The issue of good versus evil and which shepherd we might follow, is the stuff of centuries of thinking, arguing, wondering. We can ask—and often do—the question “If God is so good, how can God allow people to do such evil things to each other?” There is no question that there are good shepherds. There are also shepherds who abandon their flocks or mistreat them or manipulate them or coerce them into thinking that wrong is right. Some of us are quick to blame God. Others blame someone else—and sometimes that someone else is an ethnic group or a religious group.
Yet we must remember that God has created human beings with hearts and minds and the ability to choose. In the Harry Potter series, author J.K. Rowling deals extensively with the issue of good and evil. Through all of the books, war is waged between good and evil. Evil is represented by He Who Must Not Be Named and those who follow him. Good is represented by a number of people—from Harry Potter himself to his friends, his family, Professor Dumbledore, Professor McGonagall and others. Of course the ultimate victor over evil and death is love—sacrificial love. The path to that kind of love, however, is one full of choices.
As a young man, Voldemort—as Tom Riddle—makes poor choices. As Harry Potter grows in his understanding of good and evil, he frets about the evil that he knows lives inside of him. In the book Chamber of Secrets, Professor Dumbledore says this to Harry:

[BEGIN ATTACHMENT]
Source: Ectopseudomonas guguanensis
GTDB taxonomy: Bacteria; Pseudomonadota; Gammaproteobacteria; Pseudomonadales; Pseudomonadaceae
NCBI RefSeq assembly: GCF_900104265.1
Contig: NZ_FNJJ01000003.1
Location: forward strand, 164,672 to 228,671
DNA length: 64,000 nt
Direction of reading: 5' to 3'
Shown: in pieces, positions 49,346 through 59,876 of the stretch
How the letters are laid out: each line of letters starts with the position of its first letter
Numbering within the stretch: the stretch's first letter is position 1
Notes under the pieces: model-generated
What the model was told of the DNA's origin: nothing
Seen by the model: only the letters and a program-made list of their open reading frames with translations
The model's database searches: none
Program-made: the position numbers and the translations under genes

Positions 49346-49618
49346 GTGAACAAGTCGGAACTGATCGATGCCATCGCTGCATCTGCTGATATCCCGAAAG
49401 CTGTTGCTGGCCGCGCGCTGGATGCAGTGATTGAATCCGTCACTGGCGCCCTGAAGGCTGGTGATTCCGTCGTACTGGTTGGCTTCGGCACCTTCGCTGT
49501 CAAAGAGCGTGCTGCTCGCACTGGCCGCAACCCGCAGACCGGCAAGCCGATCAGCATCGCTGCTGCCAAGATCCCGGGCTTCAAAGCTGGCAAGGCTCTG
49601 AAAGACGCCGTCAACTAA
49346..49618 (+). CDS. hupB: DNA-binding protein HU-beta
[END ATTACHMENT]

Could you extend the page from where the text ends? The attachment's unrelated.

“Listen to me, Harry. You happen to have many qualities Salazar Slytherin prized in his hand-picked students. His own very rare gift, Parseltongue–resourcefulness–determination–a certain disregard for rules,” he added, his mustache quivering again.
“Yet the Sorting Hat placed you in Gryffindor. You know why that was. Think.”
“It only put me in Gryffindor,” said Harry in a defeated voice, “because I asked not to go in Slytherin. . .”
“Exactly,” said Dumbledore, beaming once more. “Which makes you very different from Tom Riddle. It is our choices Harry, that show what we truly are, far more than our abilities.” (Chamber of Secrets, page 333.)
You might say that Harry Potter chose the right shepherd. And this past week, you might say that Dzhokar Tsarnaev chose the wrong shepherd. The Good Shepherd does not force us to choose him over another shepherd. Yet if we do, we will know compassion instead of cold hostility. We will know a life of abundance instead of a life of scarcity. We will know a life of light that brightens even the darkest shadows. We will know love instead of fear. Love that goes before us, behind us, around us, over us, under us. Love, goodness and mercy that will follow us all the days of our lives, leading us to live in the house of the Lord forever.
More than one shepherd calls your name today. Which one will you choose to follow? Amen.
© The Rev. Dr. Sheila N. McJilton